A Treat For The AvGeeks: An Inside Look At GE's 3D-Printed Aircraft EngineJuly 24, 2017
The ATP’s cubist-looking fuel heater is honeycombed with tiny complex passages. GE will 3D print it. Image credit: Tomas Kellner/GE Reports
People have used 3D printers to produce a surprising range of items — fidget spinners, prosthetic limbs, even houses — but a new turboprop engine sets a new bar for what can be achieved through additive manufacturing. More than a third of the components in GE’s advanced turboprop (ATP) engine, rated at 1,300 shaft horsepower, will be built through additive manufacturing methods, a catchall term that includes 3D printing. The engine will power Textron Aviation’s upcoming 10-person business aircraft, the Cessna Denali.
GE brought a mock-up of the engine to the EAA AirVenture event in Oshkosh, Wisconsin, the world’s largest gathering of pilots and aviation enthusiasts, which opened on Monday. It will begin testing it later this year. The anticipation is growing as the engine moves closer to a scheduled 2018 test flight. “It’s revolutionary,” says Gordie Follin, head of engineering for the ATP program. “The engine is using state-of-the-art technologies that we have validated in our large commercial engines. We are introducing them for the first time in the turboprop market.”
The ATP is a treat for engineering and aviation geeks. It includes 3D aerodynamics, variable stator vanes, and fully integrated digital engine and propeller controls. “We are enabling Textron to provide a larger and more luxurious cabin with the same range and cruise speed that their customers expect,” Follin says. “At the same time, the pilot will be sitting in a simplified, jet-like cockpit.”
The engine is using state-of-the-art technologies that we have validated in our large commercial engines," says GE's Follin. "We are introducing time for the first time in the turboprop market.” Image credit: Tomas Kellner/GE Reports.
The result of more than a decade of research and development, GE will produce parts of the engine through several processes pioneered by company, including direct metal laser melting. These techniques produce an engine with approximately 30 percent fewer parts than a conventional turboprop while reducing the number of steps and inspections involved in the engine’s manufacture. The design also eliminates the risk of losses and leakages from joints — by eliminating the joints entirely.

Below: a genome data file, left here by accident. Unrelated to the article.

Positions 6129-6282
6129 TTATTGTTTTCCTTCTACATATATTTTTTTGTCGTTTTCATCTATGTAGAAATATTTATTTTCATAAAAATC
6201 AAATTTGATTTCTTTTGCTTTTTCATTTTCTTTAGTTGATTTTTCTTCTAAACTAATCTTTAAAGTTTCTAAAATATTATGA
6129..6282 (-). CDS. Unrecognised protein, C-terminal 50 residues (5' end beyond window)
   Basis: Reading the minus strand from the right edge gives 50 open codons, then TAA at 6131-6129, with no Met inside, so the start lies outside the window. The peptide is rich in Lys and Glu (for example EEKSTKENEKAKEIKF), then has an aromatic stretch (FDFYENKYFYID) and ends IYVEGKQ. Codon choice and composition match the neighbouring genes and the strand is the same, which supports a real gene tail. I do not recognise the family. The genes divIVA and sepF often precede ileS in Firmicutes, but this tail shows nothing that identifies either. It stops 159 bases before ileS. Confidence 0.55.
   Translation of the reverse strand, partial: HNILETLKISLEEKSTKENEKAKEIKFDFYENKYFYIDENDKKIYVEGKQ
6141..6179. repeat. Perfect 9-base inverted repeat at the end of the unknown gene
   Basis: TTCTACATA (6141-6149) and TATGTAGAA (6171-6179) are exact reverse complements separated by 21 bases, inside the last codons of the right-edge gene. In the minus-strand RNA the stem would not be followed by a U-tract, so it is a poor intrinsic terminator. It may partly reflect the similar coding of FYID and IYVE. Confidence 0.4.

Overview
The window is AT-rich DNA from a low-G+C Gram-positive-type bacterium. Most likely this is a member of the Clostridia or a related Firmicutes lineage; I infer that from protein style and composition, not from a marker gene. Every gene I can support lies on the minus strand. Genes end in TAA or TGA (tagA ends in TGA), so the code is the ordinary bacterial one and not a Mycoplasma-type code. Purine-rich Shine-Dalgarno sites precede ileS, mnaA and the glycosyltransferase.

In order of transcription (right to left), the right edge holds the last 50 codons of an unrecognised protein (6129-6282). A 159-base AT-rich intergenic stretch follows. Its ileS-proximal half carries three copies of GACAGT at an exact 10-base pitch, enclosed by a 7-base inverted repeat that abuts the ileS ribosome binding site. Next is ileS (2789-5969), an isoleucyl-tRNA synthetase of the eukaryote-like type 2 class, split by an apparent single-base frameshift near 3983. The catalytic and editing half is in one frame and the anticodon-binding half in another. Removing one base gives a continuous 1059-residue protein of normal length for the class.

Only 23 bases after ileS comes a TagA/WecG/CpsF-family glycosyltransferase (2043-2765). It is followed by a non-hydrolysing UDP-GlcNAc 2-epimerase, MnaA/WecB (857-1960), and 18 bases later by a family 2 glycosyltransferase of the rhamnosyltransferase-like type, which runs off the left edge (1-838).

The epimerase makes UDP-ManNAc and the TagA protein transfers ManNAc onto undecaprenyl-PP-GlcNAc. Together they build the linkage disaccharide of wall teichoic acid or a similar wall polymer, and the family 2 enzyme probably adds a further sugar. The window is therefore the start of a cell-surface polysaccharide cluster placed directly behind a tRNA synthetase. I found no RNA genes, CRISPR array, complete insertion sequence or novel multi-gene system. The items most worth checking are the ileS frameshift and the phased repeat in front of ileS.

“This is not a matter of simply replacing one production method with another, but of reinventing the way aviation engines are conceived and designed,” said Giorgio Abrate, engineering lead at Avio Aero, the GE subsidiary that developed the ATP.
In addition to being the first engine developed extensively through additive manufacturing, the ATP is also the world’s first “digital native” aviation engine. Rather than relying on 2D schematics, the ATP’s designers used advanced 3D modeling. Sensors in the engine will gather data and allow users to build a so-called digital twin of the ATP. This virtual model of the engine will factor in wear based on real conditions, help operators predict the right time for maintenance and keep the plane in the air more. The engine will also be equipped with technology that will allow pilots to fly the ATP-powered Denali plane like a jet, controlling the engine and the propeller with a single lever.
Inside the engine, the combustion chamber and numerous structural elements will be created using additive techniques, which, far from being a gimmick, will result in a simpler, lighter and more compact engine with an industry-best 16:1 overall pressure ratio (OPR). This enables it to deliver 15 percent lower fuel burn and 10 percent higher cruise power compared to competitor offerings.
In total, additive manufacturing is responsible for 13 of the Denali engine’s most critical components. These include the ATP’s power gearbox, one of the first of its kind to feature an additive main housing. The additive process enabled design engineers to explore directions that were previously unavailable, such as the use of new alloys.
The additive process was also used in the design and production of the ATP’s combustor, which was built around a reverse-flow configuration to minimize length while improving overall engine weight and installation. The approach allowed engineers to prototype and test numerous design concepts, a process that would have been too time-consuming and cost-prohibitive through conventional manufacturing.
The ATP product development team is based in Italy, Poland, Germany and the Czech Republic. Full production of the engine is slated to begin next year, with the Cessna Denali projected to hit runways by the end 2019.
This article was originally published on GE Reports.